My Computer


  7. Posts : 43,382
    Win 10 Pro (22H2) (2nd PC is 22H2)
       #27

    Given the difficulty you've experienced, the easiest path would be to simply replace your HDD with a SSD one way or another.

    You could put Win 10 on a smaller SSD if you wished, and use your HDD as additional storage.

    A good idea is to keep personal data off C: to avoid the impact of certain types of O/S maintenance.
      My Computers


  8. Posts : 11,630
    Windows11 Home 64bit v:23H2 b:22631.3374
       #28

    @coopfab,
    That is good news Time to rejoice.

    There is no need to to replace the Optane. Optane is a real pain in the neck. Also Intel has discontinued Optane for good.

    Now that you have a fully functional HDD, you can clone it to a M2 NVME SATA and plug it in place Optane.

    Note: Before you pull out the Optane, you may have to disable Optane in the BIOS too.. and also change SATA mode from RAID to AHCI.

    Just google "nvme sata to replace optane memory" and you will find lot of information on it.

    Also see "XPS 8930, replace Optane with SSD for beginners" https://www.dell.com/community/en/co...ccf8a8de9f0737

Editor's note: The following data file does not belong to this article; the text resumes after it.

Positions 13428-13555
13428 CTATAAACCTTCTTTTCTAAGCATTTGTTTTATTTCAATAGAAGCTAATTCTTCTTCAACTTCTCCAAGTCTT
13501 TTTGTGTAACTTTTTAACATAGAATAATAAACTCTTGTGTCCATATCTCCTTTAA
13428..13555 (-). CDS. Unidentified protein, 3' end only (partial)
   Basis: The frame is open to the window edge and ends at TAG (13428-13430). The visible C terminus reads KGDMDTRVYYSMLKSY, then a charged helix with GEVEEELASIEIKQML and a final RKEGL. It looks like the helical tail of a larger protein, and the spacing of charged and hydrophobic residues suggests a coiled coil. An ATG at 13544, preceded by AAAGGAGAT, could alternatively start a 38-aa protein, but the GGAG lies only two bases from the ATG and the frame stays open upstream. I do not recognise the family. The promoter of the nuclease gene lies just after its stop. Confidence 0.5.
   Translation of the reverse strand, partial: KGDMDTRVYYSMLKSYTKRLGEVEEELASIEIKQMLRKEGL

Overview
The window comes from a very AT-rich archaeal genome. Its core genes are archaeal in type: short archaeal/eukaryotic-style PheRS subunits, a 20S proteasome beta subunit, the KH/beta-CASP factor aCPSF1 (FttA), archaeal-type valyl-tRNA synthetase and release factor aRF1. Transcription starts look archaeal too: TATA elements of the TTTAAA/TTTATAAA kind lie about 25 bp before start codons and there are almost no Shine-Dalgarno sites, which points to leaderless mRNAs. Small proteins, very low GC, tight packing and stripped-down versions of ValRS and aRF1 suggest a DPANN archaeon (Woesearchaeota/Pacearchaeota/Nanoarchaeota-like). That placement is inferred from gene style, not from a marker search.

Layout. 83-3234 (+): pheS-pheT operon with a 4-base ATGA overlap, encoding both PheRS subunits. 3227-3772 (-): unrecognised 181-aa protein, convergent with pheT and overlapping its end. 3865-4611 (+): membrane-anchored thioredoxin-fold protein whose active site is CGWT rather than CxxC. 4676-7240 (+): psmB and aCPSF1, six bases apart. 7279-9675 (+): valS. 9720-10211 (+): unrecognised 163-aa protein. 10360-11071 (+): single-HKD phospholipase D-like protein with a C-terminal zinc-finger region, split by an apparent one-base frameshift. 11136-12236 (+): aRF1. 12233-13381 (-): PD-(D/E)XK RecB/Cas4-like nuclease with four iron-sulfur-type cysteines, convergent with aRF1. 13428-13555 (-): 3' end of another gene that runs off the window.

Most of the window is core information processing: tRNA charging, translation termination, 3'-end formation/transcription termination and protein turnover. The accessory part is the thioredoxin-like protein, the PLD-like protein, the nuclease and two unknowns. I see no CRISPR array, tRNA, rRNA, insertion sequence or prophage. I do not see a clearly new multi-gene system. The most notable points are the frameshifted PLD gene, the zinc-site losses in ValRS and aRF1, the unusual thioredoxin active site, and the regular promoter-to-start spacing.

Note:
    My Toshiba HDD in the Optane enabled Dell Inspiron 3280 AIO is failing. Since the Optane is still good, I will only be replacing the HDD with a 2.5" Crucial SSD for now.. I have already cloned the HDD to SSD with Macrium Reflect. I will also be replacing the 4GB RAM with 2x8GB Crucial Memory. So it will be Optane+16GB RAM + Crucial 1TB SATA SSD
    Last edited by jumanji; 15 Aug 2023 at 11:10.
      My Computer


  9. Posts : 18
    Win10 Professional
    Thread Starter
       #29

    I've been rejoicing, and thanks much for the helpful links, (which I'll review shortly). My new SSD drive is on the way and will be delivered Tuesday. I know I'll need to change bios to show SSD as boot drive but will I also have to change RAID to AHCI?

    After cloning HDD is there any performance advantages to only installing OS on SSD and keeping documents on HDD?